[Date Prev][Date Next][Thread Prev][Thread Next]
Return to main CEDA-L Archive Page
RE: opportunity benefits
Okay. I'll repeat what I see as the justification for opportunity cost
(which apparently differs from Bob Lechtreck's and may also differ from
Michael Korcock's justification).
When the judge enters the room to judge a debate, he/she assumes a role.
That role may be and commonly is a policy-maker. The role may also be one
of intellectual endorsement, as David Rhaesa was kind enough to point out.
When fiat is viewed as an act of intellectual endorsement, it is sometimes
more difficult to see that role because it parallels the current character
of the judge... a thinking individual (hopefully). However, the role is
there. Otherwise, judges would intervene against a position for objections
they have that are not raised in a round. Judges would intervene based on
their personal feeling about the role. So a judge viewing fiat as
intellectual endorsement takes on a role of someone who chooses
intellectual endorsement from the arguments in the round. Either way, the
judge takes a role.
Now let's look at the objection to opp cost. Basically that is that neg
would have to prove propensity for the counterplan to make the opportunity
cost unique. This basically assumes that the judge has a decision to make,
after which the power by which that decision is made just isn't there and
we revert to a status quo that is ignorant of the proceeding that have just
taken place. This assumption is unwarranted. While the judge can't use
the round to fiat extra-plan action, the role that the judge assumes will
invariably continue to exercise fiat. And the fact that the role has just
rejected a possibility based upon another opportunity gives some legitimacy
to the belief that the other opportunity has merit in the eyes of this
empowered role. The role will then intellectually endorse that other
opportunity or enact that other opportunity in the future, unless future
consideration of the option leads to another superior alternative, etc.
I still challenge anyone to provide a role assumed by a judge (or lack
thereof) which is not continual in nature -- which exists then ceases to
exist. The CWC was a good try, but the situation is different in that
Opponents of opportunity cost place a restriction on the judge that this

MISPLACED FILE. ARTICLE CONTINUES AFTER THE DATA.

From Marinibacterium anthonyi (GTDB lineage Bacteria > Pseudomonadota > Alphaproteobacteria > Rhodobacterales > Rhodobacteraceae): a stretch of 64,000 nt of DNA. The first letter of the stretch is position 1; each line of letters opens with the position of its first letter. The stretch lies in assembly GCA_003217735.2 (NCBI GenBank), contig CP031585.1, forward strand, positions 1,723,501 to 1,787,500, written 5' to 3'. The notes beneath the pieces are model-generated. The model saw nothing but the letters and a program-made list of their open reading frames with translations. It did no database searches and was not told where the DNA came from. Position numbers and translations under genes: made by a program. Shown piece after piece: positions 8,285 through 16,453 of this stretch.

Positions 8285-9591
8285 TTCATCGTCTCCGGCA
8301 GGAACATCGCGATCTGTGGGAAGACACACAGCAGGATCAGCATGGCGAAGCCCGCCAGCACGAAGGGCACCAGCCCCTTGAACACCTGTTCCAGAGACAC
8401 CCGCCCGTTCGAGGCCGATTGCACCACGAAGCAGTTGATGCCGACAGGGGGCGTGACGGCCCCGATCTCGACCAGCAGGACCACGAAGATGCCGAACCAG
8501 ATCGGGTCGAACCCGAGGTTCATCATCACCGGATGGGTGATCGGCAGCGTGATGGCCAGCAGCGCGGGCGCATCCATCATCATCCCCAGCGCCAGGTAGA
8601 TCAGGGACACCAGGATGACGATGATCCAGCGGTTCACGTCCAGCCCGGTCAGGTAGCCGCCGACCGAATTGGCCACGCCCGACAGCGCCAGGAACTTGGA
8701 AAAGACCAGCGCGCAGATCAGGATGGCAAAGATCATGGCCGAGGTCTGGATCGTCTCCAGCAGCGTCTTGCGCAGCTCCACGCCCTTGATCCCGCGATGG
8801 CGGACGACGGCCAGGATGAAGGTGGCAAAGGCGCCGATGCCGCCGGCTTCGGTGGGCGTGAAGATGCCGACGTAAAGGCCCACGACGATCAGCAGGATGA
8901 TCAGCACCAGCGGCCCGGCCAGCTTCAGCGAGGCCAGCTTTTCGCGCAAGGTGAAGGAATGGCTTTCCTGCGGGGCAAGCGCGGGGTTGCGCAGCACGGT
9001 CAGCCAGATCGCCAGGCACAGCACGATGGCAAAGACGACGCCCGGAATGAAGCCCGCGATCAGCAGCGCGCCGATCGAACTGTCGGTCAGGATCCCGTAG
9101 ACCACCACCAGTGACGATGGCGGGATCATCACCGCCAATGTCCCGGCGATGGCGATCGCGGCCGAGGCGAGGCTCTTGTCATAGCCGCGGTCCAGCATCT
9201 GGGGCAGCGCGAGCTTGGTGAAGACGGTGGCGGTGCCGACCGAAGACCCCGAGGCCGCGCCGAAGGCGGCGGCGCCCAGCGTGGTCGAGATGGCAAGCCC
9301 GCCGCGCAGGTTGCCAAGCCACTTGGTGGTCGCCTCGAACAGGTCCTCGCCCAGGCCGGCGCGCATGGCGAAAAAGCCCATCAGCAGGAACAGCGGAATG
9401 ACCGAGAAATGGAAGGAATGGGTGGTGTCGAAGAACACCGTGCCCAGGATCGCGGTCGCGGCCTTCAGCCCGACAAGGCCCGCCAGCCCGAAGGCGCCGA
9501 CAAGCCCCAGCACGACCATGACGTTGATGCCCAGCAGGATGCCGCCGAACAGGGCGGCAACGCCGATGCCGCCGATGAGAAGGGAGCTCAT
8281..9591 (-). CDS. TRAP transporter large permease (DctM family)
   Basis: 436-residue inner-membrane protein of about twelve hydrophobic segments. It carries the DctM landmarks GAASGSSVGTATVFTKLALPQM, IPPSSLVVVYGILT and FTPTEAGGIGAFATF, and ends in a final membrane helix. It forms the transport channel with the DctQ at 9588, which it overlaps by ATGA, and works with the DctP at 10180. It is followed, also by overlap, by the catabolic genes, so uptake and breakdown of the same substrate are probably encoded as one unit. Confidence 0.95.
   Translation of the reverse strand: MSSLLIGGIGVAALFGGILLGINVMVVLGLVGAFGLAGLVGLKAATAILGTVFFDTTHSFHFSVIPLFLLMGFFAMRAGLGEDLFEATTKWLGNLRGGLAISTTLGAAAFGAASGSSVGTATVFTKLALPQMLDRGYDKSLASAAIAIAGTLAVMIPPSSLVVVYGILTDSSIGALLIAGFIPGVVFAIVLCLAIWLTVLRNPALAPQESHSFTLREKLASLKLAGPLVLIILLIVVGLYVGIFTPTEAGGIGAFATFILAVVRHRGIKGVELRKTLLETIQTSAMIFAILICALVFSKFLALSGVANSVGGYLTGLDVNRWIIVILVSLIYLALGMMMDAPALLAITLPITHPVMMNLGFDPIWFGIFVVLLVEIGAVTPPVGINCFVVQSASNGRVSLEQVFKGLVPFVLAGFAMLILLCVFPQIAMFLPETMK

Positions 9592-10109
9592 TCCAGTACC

judge has only one act of fiat after which we revert to the status quo for
the future. Are these sorts of restrictions really the way to discover
what the resolutional agent *should* do with regards to the affirmative
plan? Or do they address politics instead of policy analysis?
Now in light of that, what is your justification for opportunity benefits?
Woodland Park HS Debate
"Love is apparently killed by time, only because it transcends time; and
its spiritual and infinite essence cannot be contained with the limitations
of a material and finite world."
- Caroline Spurgeon, on Shakespeare's philosophy of love
From: Domenic M Battistella [SMTP:email@example.com]
Sent: Saturday, May 24, 1997 1:53 PM
Cc: ndt-l@UGA.CC.UGA.EDU; firstname.lastname@example.org
Subject: Re: opportunity benefits
On Fri, 23 May 1997 23:29:18 -0600 Chris Smith <cdsmith@BRAIN.UCCS.EDU>
>There is definitely a defendable justification for considering
>costs, and I have defended it on the list.
Please, refresh my memory. I can't seem to recall any justification.
>You really haven't given
>justification for opportunity benefits except some vague concept of
Sure. If you can claim that by stoping the opportunity for a more
benificial policy to exist is the result of fiating the plan, no mater how
rediculous the odds of this option passing are, is a warrant for
rejecting the plan then why can't I claim that fiating the plan would
stop the opportunity for a detrimental policy to exist, no matter how
rediculous the odds of the status quo passing this option are, is a
warrant for accepting the plan.
>If this is true, I ask you to take my last justification
>considering opp cost and apply it the other direction.
>The best you
>a vague non-unique advantage that one less bad choice exists for
>makers, but so many bad choices exist anyway that it probably doesn't
>a bit of difference.
Which is all you get with an opportunity cost counterplan.
>Woodland Park HS Debate
Archive created by Jonathan Stanton (email@example.com)
Return to main CEDA-L Archive Page